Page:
August 27, 2005
New York Attorney Convicted of Forging a Magistrate's Signature
In less than an hour, a jury in the U.S. District Court for the Eastern District of New York returned a verdict of guilty against Perry Reich, a Long Island attorney with an extensive litigation practice. Reich was convicted of forgery, obstruction, and lying to government agents in connection with an order in a civil case in which the Magistrate Judge's signature was forged and faxed to Reich's opposing counsel in a case. In a defense that is uncommon in white collar crime cases, Reich denied having anything to do with the forgery or the fax. In most white collar cases, the defendant acknowledges the underlying transaction or documents, and tries to explain why it was not wrongful or that the person lacked the requisite intent. Here, Reich presented a defense seen more in street crime cases: you've got the wrong guy.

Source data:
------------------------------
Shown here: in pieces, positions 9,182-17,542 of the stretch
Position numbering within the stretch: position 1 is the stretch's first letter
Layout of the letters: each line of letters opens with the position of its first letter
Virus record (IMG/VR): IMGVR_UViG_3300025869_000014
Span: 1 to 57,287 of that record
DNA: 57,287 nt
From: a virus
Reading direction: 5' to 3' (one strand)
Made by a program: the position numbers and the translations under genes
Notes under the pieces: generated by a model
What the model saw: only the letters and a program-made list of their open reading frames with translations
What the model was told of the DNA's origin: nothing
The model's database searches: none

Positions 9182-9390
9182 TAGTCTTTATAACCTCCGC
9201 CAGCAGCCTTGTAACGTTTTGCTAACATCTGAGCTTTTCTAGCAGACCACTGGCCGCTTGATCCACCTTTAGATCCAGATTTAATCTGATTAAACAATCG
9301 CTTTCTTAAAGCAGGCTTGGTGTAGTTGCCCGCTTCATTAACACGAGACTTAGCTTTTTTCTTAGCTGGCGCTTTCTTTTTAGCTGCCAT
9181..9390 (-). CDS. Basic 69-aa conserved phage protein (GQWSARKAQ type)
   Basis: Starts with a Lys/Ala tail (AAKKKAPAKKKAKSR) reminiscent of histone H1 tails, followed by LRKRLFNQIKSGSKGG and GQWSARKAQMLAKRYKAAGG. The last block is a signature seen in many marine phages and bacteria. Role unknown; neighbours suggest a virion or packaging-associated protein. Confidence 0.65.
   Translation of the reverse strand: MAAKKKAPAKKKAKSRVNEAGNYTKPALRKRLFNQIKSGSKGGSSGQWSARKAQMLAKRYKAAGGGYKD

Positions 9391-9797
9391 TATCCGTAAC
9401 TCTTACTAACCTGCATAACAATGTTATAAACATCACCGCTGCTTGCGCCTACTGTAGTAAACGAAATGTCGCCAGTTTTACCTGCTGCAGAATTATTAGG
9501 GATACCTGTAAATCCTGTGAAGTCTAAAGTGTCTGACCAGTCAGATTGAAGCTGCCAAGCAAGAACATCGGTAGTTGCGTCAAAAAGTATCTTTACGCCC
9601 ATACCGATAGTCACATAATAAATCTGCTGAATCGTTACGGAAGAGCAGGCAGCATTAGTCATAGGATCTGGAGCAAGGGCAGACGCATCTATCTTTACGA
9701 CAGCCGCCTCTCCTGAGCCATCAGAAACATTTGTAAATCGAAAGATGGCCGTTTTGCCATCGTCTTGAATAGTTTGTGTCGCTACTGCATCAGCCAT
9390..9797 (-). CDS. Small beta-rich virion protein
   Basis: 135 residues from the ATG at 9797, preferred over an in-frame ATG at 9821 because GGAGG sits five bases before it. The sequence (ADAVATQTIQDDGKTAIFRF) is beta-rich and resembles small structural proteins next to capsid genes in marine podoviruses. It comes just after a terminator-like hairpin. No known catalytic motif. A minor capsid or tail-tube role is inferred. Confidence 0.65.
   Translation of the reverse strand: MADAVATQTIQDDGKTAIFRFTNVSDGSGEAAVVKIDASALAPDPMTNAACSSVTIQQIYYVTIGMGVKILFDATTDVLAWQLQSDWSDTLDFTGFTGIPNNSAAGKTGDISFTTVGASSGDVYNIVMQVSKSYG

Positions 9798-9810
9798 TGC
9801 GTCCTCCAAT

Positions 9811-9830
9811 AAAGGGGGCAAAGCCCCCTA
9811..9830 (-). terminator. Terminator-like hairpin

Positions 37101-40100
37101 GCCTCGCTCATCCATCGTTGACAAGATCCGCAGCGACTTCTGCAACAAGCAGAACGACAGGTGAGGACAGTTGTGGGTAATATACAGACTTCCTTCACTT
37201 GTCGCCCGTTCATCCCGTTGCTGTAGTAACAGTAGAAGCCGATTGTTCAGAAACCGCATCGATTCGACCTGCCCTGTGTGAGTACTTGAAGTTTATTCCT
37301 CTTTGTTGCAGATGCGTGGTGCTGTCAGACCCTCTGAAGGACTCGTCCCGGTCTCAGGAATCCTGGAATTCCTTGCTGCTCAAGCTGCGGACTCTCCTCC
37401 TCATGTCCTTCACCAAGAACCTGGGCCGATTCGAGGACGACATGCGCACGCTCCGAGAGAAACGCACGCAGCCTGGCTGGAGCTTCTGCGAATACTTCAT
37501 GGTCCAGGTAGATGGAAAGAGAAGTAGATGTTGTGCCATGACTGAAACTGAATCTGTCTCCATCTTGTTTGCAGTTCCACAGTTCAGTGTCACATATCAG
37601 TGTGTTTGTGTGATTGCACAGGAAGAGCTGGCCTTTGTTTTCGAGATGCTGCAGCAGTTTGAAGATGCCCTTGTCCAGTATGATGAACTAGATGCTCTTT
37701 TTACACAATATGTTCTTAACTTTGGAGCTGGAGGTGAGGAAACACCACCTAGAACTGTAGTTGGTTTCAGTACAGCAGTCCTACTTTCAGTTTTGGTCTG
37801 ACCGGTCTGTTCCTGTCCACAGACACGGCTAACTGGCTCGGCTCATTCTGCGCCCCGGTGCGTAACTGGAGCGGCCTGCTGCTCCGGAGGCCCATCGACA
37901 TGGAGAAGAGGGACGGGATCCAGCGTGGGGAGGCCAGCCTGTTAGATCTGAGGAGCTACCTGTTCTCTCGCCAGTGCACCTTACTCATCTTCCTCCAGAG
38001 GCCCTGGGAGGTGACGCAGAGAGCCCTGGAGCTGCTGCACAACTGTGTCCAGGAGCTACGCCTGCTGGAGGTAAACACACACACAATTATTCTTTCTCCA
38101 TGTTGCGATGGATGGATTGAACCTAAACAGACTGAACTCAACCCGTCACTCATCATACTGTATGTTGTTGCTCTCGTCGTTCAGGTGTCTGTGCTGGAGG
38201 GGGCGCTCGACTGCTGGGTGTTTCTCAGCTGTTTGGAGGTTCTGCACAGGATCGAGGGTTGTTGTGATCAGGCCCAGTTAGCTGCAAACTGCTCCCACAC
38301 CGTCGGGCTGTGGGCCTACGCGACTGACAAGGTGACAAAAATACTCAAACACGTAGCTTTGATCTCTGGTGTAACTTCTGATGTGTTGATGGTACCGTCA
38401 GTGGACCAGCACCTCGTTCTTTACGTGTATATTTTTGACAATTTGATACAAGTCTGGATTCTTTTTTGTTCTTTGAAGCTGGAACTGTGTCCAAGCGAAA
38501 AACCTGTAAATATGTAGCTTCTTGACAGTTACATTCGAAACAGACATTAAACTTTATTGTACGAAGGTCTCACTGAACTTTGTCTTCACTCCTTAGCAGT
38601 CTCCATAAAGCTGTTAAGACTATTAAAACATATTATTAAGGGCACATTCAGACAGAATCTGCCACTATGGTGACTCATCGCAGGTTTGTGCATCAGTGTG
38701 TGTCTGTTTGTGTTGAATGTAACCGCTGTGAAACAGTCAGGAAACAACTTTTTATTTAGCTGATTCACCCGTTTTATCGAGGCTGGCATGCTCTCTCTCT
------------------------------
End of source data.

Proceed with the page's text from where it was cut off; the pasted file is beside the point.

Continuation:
For the government, the key piece of evidence was a telephone record showing a call from Reich's office to the adversary's fax machine that lasted three minutes, which was placed at the same time that the fax was sent, at least according to the recorded time on the paper. Reich testified that he called the number by accident and hung up, but apparently the line remained open, and that he had no reason to forge the Magistrate Judge's signature in a case that was going well for his client. An article in the New York Law Journal (available on Law.Com here) discusses the verdict. (ph)
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